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A Tale of Two Plants: How Plant Care Isn’t an Exact Science

my tree (left) and my mother’s tree (right)

A number of years ago (probably 5), my mother came out to Behnke’s right after New Year’s with one goal: to buy us each a money tree, otherwise known as a Malabar chestnut (Pachira aquatica).  She had read somewhere that it would endow its owner with good fortune.  Not a bad way to start the New Year, eh?

However, I had never really owned a houseplant before and lived in a tiny apartment with no room for a plant in any of the windows.  So, while my plant suffered in darkness, far from any window and received infrequent watering, my mother’s money tree received spa-like treatment in comparison.  She has, not only lots of natural light, but a grow light as well.  She has many other houseplants and waters all of them exactly when they need it.  It gets to go out in the summer and soak up fresh air, rain and sunshine.  She even (gasp!) fertilizes during its growing season.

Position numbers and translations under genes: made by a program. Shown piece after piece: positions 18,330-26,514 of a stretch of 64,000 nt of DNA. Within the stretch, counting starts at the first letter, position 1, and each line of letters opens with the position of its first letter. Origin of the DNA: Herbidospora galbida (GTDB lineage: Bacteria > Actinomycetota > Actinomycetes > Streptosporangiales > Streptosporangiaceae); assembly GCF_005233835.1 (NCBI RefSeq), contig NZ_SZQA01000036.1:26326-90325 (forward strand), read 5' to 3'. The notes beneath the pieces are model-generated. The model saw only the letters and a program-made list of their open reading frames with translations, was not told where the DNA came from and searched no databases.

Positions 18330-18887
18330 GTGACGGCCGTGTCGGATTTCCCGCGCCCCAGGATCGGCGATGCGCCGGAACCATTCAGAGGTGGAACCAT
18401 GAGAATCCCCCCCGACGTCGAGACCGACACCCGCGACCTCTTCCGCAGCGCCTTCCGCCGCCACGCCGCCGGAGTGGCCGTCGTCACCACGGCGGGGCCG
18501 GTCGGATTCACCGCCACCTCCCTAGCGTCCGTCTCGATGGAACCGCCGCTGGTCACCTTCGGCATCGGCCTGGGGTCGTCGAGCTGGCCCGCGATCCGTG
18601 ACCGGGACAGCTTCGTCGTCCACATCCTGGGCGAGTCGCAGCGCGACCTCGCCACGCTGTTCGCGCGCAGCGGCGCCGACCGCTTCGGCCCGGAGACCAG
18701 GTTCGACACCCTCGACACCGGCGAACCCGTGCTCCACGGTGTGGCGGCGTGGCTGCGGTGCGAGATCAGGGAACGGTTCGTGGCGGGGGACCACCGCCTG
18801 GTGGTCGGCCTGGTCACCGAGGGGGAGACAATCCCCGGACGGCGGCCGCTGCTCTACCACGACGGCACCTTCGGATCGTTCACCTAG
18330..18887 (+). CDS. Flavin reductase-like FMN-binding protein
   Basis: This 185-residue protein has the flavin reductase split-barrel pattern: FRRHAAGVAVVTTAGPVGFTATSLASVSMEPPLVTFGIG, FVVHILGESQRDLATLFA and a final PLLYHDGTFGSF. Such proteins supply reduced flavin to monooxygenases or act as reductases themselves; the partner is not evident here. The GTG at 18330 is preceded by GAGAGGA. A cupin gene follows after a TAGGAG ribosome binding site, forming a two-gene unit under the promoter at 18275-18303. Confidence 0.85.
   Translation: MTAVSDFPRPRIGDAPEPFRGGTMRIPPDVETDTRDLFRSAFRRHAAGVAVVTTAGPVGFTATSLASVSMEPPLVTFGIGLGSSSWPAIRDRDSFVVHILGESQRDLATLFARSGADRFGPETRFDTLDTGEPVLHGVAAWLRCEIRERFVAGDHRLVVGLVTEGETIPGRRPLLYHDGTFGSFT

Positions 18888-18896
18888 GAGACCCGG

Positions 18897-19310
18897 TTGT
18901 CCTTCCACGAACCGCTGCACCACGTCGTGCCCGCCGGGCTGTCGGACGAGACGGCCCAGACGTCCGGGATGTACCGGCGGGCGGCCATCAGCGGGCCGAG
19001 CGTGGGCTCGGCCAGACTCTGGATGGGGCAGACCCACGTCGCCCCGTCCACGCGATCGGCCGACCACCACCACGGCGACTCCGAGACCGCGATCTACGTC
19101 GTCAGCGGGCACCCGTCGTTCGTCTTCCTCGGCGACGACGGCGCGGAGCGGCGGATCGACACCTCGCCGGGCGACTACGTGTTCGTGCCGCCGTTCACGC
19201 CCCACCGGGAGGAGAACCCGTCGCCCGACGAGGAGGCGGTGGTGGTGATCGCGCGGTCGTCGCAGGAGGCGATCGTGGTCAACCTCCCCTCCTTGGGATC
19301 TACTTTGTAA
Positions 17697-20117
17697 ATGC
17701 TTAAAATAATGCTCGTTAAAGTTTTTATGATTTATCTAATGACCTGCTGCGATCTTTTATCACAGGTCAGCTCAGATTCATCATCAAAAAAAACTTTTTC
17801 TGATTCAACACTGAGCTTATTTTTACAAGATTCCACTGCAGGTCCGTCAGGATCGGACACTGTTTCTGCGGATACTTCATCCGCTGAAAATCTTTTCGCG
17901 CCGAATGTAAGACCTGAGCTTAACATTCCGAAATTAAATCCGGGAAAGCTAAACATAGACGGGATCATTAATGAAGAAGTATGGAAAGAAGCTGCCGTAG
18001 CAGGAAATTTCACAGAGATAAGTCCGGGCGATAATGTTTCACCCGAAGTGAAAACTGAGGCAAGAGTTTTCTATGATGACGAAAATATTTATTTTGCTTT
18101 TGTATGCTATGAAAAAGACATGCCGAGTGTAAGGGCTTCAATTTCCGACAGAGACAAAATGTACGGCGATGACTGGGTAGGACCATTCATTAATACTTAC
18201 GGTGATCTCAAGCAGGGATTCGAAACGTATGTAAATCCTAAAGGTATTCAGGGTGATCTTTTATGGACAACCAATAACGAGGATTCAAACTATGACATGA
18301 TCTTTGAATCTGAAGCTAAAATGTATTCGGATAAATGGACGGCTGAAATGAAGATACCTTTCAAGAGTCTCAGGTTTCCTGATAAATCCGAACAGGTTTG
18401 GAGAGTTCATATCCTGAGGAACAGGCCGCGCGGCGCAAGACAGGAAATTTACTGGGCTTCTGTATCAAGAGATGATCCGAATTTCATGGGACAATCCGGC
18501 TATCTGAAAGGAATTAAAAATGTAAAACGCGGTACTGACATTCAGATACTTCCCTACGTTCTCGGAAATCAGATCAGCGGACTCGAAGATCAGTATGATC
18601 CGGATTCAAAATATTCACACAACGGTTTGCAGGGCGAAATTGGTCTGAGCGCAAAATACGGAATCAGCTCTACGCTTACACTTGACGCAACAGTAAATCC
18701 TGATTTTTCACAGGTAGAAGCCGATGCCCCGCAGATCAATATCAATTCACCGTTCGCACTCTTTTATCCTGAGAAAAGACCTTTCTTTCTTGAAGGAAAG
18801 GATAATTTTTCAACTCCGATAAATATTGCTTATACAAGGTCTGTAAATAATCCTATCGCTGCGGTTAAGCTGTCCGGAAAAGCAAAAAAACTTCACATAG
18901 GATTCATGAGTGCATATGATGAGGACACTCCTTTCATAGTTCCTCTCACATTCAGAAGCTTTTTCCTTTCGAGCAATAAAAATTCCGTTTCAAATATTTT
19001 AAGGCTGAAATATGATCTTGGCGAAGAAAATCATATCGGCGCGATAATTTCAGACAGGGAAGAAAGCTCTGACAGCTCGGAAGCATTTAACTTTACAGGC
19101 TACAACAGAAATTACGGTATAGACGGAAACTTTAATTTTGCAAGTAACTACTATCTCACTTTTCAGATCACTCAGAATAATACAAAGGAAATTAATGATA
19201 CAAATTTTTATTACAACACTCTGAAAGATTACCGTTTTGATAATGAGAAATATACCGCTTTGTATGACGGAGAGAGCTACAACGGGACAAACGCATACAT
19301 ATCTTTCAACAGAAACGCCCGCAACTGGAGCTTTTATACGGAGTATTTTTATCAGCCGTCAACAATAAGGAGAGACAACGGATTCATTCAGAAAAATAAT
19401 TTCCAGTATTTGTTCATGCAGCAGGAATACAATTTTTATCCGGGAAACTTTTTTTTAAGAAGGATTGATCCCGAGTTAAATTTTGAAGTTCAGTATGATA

Over the years, our plant care regimens have changed little.  My mother continues, in her saintly way, to water and fertilize regularly and I continue to be stingy with sunlight and water and anything else that even vaguely resembles care.  We’ve both had our struggles: as my mother’s plant shot skyward like a real-life Jack’s beanstalk, she tried, unsuccessfully to continue the braid in the trunk, breaking branches as she went, while I, in an uncharacteristic moment of caring, repotted mine in a self-watering pot, naively believing this would solve my watering woes—I nearly drowned the poor thing and then had to nurse it (ahem, not pay attention to it again) back to health.

Despite the difference in the care they’ve received, both trees are still around.  And, though they don’t resemble each other much anymore, they both look healthy.  My mother’s is tall and I marvel at its dark, glossy green leaves and mine is cute and short with chartreuse leaves.  It just goes to show that there are no hard and fast rules for plants; trial and error can be worth more than an instruction manual.  And, in the end, houseplants exist for the sole purpose of making their owners happy and if you’re not able to maintain a strict regimen of care, you should still try, you could wind up with a green friend for years to come.  Oh, and definitely try a money tree—anyone can grow one!

by Adrienne Neff, Behnke’s Graphics Department

Stephanie Fleming was raised at Behnke’s Nurseries in Beltsville. Her Mom, Sonja, was one of Albert & Rose Behnke’s four children. She was weeding from the moment she could walk and hiding as soon as she was old enough to run, so many weeds, so little time. Although she quickly learned how to pull out a perennial and get taken off of weed pulling duty.

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